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Calatrava as Unwitting Wealth Symbolist

Blogger John Massengale offers some further thinking on the Santiago Calatrava tower slated for 80 South Street downtown, taking issue with the point of viewed presented by NYT architecture critic Nicolai Ouroussoff in his Sunday screed. Writes Massengale,

The tower, highly praised by Ouroussoff, is a bad idea from a good engineer, named Santiago Calatrava. Why is it bad? Because if it's built, it will be one of the tallest and visually most important buildings in the city, and it will be solely for 12 families with the ability to pay $30 million each for the townhouses in the sky. It towers over its neighbors, sits in a prominent position where it would be highly visible, and is the ultimate symbol of conspicuous, extravagant consumption. The extreme symbolism of the power of wealth is the worst element of the design, but ignoring the question of why 12 individual families should have such a prominent position on the skyline, the form is still bad.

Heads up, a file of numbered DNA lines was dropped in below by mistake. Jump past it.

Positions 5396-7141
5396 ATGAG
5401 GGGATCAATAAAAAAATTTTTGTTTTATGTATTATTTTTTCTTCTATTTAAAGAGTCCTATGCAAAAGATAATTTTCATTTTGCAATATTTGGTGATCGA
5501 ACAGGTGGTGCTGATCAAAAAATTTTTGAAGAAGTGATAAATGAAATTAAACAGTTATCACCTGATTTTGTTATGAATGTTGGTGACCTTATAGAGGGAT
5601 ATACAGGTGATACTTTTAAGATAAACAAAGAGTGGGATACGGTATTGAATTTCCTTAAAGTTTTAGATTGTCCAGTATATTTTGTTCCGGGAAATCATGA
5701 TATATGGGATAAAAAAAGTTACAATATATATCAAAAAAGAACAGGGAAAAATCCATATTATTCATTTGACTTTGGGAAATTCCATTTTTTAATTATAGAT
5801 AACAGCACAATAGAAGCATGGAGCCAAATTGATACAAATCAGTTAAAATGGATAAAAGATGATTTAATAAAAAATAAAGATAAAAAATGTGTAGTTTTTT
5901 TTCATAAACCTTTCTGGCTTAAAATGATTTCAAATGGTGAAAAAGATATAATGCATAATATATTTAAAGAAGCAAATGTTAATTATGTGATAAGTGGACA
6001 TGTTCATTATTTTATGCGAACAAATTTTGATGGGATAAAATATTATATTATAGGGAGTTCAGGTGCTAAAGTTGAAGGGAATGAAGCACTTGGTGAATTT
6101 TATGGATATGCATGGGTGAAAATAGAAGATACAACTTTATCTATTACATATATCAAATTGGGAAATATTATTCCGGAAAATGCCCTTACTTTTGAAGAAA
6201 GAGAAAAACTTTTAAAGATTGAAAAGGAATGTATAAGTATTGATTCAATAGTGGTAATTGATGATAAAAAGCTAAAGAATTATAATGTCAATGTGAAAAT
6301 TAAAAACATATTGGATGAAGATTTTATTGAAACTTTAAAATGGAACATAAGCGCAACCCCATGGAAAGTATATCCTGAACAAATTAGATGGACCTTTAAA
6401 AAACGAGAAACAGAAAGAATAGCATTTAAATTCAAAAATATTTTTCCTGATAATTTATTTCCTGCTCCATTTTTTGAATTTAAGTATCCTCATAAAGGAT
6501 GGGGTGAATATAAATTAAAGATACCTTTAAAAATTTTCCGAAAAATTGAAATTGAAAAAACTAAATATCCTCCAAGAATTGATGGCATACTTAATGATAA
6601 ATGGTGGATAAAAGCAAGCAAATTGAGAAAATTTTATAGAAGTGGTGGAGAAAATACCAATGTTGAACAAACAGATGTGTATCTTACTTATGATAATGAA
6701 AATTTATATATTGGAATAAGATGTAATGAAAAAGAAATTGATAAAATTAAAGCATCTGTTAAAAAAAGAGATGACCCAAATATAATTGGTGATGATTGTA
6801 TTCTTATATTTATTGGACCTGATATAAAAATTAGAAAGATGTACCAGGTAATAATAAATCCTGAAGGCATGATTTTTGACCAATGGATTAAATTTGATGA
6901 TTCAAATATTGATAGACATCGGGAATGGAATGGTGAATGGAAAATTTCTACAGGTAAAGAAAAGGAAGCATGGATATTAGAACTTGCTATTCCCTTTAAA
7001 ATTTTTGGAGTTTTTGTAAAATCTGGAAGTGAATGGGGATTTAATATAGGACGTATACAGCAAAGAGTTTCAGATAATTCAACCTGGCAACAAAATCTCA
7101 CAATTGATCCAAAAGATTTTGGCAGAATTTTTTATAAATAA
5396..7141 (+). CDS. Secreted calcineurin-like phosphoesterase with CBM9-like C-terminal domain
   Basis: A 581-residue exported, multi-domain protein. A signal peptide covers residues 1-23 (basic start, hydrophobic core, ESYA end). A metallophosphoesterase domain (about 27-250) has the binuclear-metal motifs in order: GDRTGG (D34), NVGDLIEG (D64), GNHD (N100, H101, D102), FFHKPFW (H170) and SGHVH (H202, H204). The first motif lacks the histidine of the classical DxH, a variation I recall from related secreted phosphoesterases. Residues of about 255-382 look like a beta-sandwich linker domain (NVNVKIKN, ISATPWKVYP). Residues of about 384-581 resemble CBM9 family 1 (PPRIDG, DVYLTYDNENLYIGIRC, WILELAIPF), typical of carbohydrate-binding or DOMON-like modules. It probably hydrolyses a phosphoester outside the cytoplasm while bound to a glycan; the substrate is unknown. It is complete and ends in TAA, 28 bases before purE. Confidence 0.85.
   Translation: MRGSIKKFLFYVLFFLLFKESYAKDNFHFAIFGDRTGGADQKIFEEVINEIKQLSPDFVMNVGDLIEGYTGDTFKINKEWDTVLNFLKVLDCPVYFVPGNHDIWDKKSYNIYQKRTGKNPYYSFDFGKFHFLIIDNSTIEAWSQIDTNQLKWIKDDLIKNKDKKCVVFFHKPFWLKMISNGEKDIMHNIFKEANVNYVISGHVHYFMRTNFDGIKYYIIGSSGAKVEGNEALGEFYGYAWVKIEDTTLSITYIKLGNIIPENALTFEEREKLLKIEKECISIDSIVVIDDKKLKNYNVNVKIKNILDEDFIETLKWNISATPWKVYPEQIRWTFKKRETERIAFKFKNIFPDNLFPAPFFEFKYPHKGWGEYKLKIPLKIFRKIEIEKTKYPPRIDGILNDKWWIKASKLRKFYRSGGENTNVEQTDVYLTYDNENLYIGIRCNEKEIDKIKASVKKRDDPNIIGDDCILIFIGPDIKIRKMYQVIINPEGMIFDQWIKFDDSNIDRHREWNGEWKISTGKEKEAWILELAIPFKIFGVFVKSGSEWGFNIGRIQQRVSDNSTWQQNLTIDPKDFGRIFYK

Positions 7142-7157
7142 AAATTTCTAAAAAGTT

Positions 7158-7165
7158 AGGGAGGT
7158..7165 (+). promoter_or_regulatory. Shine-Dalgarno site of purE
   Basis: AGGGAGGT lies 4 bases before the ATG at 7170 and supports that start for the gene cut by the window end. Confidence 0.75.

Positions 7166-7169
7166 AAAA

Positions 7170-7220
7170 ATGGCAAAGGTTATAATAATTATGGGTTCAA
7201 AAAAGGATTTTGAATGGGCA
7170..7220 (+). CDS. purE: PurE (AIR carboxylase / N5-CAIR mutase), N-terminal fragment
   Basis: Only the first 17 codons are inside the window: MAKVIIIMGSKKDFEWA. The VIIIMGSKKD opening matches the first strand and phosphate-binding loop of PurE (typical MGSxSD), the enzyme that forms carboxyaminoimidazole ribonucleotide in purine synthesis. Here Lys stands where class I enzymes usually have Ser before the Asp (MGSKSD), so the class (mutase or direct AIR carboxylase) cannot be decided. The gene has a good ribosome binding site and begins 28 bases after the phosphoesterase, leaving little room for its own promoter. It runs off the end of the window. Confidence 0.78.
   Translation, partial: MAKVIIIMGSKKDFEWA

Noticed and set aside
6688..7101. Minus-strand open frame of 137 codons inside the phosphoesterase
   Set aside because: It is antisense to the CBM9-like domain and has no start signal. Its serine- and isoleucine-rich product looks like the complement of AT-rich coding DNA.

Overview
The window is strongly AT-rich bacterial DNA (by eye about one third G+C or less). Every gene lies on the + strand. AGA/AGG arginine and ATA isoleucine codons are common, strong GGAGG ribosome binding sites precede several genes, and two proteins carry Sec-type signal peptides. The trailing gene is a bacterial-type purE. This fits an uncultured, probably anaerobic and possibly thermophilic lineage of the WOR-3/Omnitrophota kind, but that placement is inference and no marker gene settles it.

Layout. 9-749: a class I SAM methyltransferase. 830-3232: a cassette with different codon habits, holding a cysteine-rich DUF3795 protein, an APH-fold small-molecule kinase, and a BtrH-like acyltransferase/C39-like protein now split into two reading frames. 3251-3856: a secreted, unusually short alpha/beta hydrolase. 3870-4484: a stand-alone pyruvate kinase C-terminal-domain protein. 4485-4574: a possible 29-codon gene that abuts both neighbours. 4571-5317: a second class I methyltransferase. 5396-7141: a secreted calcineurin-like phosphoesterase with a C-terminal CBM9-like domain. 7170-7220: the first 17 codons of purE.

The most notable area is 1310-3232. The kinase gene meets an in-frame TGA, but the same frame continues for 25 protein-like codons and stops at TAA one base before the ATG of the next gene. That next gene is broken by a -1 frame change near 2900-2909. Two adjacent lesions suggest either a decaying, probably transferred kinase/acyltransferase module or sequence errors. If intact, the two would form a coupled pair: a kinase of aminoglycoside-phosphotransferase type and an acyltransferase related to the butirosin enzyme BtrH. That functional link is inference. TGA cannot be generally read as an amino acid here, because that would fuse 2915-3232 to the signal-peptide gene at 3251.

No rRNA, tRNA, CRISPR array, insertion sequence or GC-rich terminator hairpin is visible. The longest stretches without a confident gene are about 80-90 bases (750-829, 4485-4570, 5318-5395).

The whole piece is interesting, and worth the read.
· What's Good For Starchitects Is Good For The World [Veritas & Venustas]

80 South St

80 South Street, Manhattan, NY 10038